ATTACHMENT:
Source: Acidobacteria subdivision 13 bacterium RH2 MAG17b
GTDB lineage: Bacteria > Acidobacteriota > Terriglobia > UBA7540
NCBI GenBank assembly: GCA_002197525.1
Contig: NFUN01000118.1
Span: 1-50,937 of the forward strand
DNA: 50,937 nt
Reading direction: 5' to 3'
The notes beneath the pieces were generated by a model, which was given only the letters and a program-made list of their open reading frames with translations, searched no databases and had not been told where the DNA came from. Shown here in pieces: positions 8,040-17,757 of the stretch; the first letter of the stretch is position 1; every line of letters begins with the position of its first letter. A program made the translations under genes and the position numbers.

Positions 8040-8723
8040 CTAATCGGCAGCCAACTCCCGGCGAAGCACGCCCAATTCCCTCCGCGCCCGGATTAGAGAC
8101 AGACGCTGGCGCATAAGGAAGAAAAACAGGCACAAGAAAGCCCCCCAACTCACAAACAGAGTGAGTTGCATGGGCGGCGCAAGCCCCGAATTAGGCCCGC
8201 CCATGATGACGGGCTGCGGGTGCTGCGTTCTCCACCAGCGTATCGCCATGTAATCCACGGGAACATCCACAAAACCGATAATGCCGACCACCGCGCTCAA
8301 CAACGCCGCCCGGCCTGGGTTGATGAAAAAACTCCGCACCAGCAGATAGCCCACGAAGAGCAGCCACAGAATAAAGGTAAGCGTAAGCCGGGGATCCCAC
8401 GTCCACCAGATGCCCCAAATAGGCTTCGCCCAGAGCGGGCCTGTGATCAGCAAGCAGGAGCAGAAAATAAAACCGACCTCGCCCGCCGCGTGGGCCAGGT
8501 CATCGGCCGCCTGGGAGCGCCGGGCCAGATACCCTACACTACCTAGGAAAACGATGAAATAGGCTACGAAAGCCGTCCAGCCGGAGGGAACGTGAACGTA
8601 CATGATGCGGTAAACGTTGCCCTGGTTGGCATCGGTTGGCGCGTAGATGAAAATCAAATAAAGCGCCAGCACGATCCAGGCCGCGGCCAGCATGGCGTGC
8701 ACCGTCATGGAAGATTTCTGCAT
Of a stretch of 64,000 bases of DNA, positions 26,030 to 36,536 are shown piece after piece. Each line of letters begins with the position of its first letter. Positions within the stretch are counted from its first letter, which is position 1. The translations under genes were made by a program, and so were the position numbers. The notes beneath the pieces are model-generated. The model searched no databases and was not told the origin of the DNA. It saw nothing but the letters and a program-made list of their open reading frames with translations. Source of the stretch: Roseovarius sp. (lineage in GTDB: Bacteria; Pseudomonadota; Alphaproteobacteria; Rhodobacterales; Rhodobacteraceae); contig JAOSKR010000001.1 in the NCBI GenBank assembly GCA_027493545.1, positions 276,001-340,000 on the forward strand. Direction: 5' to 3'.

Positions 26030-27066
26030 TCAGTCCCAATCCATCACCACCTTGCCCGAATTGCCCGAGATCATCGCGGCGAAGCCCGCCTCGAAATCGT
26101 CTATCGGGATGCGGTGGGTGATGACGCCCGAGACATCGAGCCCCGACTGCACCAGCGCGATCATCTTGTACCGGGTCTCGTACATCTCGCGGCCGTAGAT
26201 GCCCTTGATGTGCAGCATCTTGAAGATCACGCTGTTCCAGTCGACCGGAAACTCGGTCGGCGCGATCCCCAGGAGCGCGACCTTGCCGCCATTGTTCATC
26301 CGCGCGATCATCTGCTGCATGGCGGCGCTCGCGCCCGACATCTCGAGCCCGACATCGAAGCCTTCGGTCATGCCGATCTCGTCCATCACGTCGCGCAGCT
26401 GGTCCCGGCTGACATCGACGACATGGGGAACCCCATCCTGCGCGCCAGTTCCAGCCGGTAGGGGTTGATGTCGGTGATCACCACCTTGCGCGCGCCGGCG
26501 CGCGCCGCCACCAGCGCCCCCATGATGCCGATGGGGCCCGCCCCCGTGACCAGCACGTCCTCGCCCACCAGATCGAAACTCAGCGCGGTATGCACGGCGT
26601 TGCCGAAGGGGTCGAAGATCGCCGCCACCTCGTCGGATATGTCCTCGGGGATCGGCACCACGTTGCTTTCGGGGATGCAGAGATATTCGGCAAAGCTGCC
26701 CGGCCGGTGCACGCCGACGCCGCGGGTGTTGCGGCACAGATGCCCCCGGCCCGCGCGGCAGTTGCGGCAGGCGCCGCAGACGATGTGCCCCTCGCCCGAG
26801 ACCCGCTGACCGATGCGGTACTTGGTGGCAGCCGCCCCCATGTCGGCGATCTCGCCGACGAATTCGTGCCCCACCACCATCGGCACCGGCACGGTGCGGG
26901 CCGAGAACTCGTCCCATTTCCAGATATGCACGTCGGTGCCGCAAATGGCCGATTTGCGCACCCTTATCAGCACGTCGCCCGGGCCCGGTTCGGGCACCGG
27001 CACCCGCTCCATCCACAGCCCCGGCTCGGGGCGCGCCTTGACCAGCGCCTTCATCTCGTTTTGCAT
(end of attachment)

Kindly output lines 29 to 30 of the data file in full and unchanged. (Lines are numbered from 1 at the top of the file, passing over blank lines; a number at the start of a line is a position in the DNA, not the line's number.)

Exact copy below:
26901 CCGAGAACTCGTCCCATTTCCAGATATGCACGTCGGTGCCGCAAATGGCCGATTTGCGCACCCTTATCAGCACGTCGCCCGGGCCCGGTTCGGGCACCGG
27001 CACCCGCTCCATCCACAGCCCCGGCTCGGGGCGCGCCTTGACCAGCGCCTTCATCTCGTTTTGCAT